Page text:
RANAI, Indonesia (Reuters) - Indonesian warplanes on Thursday staged a large-scale exercise on the edge of South China Sea territory claimed by Beijing, a show of force that adds to regional uncertainty sparked by the Philippines’ sudden tilt away from the United States.
President Joko Widodo watched from Ranai, capital of the Natuna Islands archipelago, with hundreds of military officials as about 70 jets carried out manoeuvres that included a dog fight and dropping bombs on targets off the coast.
“The president has a policy that all the outer islands that are strategic will be strengthened, be it air, maritime or land,” Gatot Nurmantyo, commander of the Indonesian National Armed Forces, told reporters.
“Our country needs to have an umbrella. From corner to corner, we have to safeguard it.”
Foreign Minister Retno Marsudi told reporters in Ranai that the exercise was “routine”, but it was also Indonesia’s biggest so far and follows a move by Widodo in June to hold a cabinet meeting on board a warship off the Natuna islands.
Indonesian officials described Widodo’s visit at that time as a strong message to Beijing following a spate of face-offs between Indonesia’s navy and Chinese fishing boats in the gas-rich southern end of the South China Sea.
China, while not disputing Indonesia’s claims to the Natuna islands, has raised Indonesian anger by saying the two countries had “overlapping claims” to waters close to them, an area Indonesia calls the Natuna Sea.
China claims almost the entire South China Sea, through which about $5 trillion worth of trade passes each year. Brunei, Malaysia, the Philippines, Taiwan and Vietnam also have claims to parts of the sea.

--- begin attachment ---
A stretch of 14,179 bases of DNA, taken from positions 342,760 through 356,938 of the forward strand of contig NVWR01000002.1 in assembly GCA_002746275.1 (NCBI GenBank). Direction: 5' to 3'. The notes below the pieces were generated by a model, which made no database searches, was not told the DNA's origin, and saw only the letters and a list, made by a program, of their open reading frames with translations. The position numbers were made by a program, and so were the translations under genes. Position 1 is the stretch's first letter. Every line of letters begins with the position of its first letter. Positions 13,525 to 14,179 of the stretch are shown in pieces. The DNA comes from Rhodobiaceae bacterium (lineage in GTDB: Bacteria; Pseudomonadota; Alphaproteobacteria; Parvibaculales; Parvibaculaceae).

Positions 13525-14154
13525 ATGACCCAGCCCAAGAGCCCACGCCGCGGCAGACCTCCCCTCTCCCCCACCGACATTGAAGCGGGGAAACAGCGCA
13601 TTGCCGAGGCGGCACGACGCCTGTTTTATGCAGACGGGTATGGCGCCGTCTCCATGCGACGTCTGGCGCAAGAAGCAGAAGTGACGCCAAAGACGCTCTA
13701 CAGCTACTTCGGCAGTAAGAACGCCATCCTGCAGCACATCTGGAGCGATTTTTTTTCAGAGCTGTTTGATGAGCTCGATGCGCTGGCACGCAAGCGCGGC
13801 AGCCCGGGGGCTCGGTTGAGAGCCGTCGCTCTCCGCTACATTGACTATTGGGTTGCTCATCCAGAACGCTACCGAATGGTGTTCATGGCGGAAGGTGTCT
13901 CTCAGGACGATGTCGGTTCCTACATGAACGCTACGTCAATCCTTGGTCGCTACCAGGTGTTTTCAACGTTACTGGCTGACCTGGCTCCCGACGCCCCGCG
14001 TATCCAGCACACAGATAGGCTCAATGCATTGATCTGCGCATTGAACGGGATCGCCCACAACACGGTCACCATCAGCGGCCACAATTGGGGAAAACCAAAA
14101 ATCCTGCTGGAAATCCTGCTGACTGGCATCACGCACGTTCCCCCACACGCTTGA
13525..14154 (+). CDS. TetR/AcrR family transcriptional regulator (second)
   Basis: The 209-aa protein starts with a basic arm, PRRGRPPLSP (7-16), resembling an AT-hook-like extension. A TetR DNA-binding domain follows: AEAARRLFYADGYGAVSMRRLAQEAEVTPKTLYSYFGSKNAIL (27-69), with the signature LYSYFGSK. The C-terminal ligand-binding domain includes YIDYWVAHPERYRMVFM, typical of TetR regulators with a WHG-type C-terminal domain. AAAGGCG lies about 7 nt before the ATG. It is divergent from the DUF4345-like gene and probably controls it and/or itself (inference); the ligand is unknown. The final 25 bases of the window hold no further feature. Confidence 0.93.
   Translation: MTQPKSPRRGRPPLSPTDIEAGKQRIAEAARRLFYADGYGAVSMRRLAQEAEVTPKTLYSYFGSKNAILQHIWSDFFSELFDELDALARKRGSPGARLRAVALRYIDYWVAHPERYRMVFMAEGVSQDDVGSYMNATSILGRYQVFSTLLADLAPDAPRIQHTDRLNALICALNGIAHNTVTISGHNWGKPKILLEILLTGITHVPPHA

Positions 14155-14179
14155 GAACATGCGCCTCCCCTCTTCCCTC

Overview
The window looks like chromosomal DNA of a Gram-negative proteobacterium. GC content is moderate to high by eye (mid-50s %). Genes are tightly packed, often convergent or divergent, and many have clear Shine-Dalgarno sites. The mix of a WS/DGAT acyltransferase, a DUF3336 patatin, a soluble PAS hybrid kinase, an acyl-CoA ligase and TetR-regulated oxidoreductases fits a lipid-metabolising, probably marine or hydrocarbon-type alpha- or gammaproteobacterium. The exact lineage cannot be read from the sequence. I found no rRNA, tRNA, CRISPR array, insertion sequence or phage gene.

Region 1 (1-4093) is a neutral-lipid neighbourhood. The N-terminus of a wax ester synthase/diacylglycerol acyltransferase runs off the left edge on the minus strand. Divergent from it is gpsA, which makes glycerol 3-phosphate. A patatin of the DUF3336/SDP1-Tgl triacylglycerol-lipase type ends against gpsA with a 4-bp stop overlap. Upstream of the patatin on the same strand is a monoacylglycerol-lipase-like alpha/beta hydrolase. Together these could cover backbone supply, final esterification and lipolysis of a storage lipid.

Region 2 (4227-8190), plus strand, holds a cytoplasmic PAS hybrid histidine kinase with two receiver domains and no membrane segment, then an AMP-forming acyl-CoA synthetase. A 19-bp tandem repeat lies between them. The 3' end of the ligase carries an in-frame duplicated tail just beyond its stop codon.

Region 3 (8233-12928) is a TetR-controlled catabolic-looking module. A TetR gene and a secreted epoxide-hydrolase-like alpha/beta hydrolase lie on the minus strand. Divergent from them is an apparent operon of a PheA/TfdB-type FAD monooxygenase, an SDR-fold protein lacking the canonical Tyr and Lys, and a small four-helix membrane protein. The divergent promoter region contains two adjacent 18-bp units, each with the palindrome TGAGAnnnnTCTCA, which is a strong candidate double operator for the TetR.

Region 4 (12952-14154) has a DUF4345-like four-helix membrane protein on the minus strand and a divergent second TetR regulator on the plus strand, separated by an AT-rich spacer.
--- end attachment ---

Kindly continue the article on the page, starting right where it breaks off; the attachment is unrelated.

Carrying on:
While Indonesia is not part of the dispute over the South China Sea, it objects to China’s inclusion of waters around the Natuna Islands within its ‘nine-dash line’, a demarcation line used by China to show its claims there.
Jakarta has traditionally taken a neutral position on the South China Sea itself, acting as a buffer between China and fellow members of the Association of Southeast Asian Nations (ASEAN) that have the most at stake, the Philippines and Vietnam.
“The overall strength of ASEAN depends in great part on the willingness of Indonesia to play that role of diplomatic broker ... and that’s where I think we’re seeing some of this wobbliness,” said Euan Graham, director of International Security at the Lowy Institute, a Sydney-based think-tank.
“A VERY FLUID SITUATION”
Diplomats and analysts say that, even before the Indonesian military exercise, recent events had thrown the status quo around the South China Sea into doubt, with some countries buttressing long-held positions and others moving toward Beijing.
An open war-of-words between Singapore and China, and Vietnam letting two U.S. warships visit its highly-strategic naval base at Cam Ranh Bay this week, contrasted with more pro-Beijing moves taken by the Philippines and Malaysia.
“We’re facing a very fluid situation right now,” said Ian Storey, a South China Sea expert at Singapore’s ISEAS Yusof Ishak Institute.
“We can see some countries taking actions that effectively reveal their consistent positions and others are being much more deferential to China, rolling over and waiting for a tummy rub from Beijing.”
Storey and other analysts said the hostility toward the United States from new Philippine President Rodrigo Duterte, and his questioning of the decades-old security alliance between Manila and Washington, would fuel uncertainty long-term.
The potential for a much closer security relationship between China and Russia, which recently staged their first joint exercises in the South China Sea, was another driver.
“Make no mistake, if Duterte follows through on his rhetoric it has the potential to shift the overall dynamics of not just the South China Sea issue, but broader strategic assumptions across Southeast Asia,” he said.
Zhang Baohui, a mainland security expert at Hong Kong’s Lingnan University, said China may be swift to exploit a tilt away from Washington by Duterte.
“Some Chinese elites are seeing this as a God-sent gift to China,” Zhang said. “This represents a huge potential shift.”
Additional reporting by Greg Torode in HONG KONG and Lincoln Feast in SYDNEY; Writing by John Chalmers; Editing by Alex Richardson
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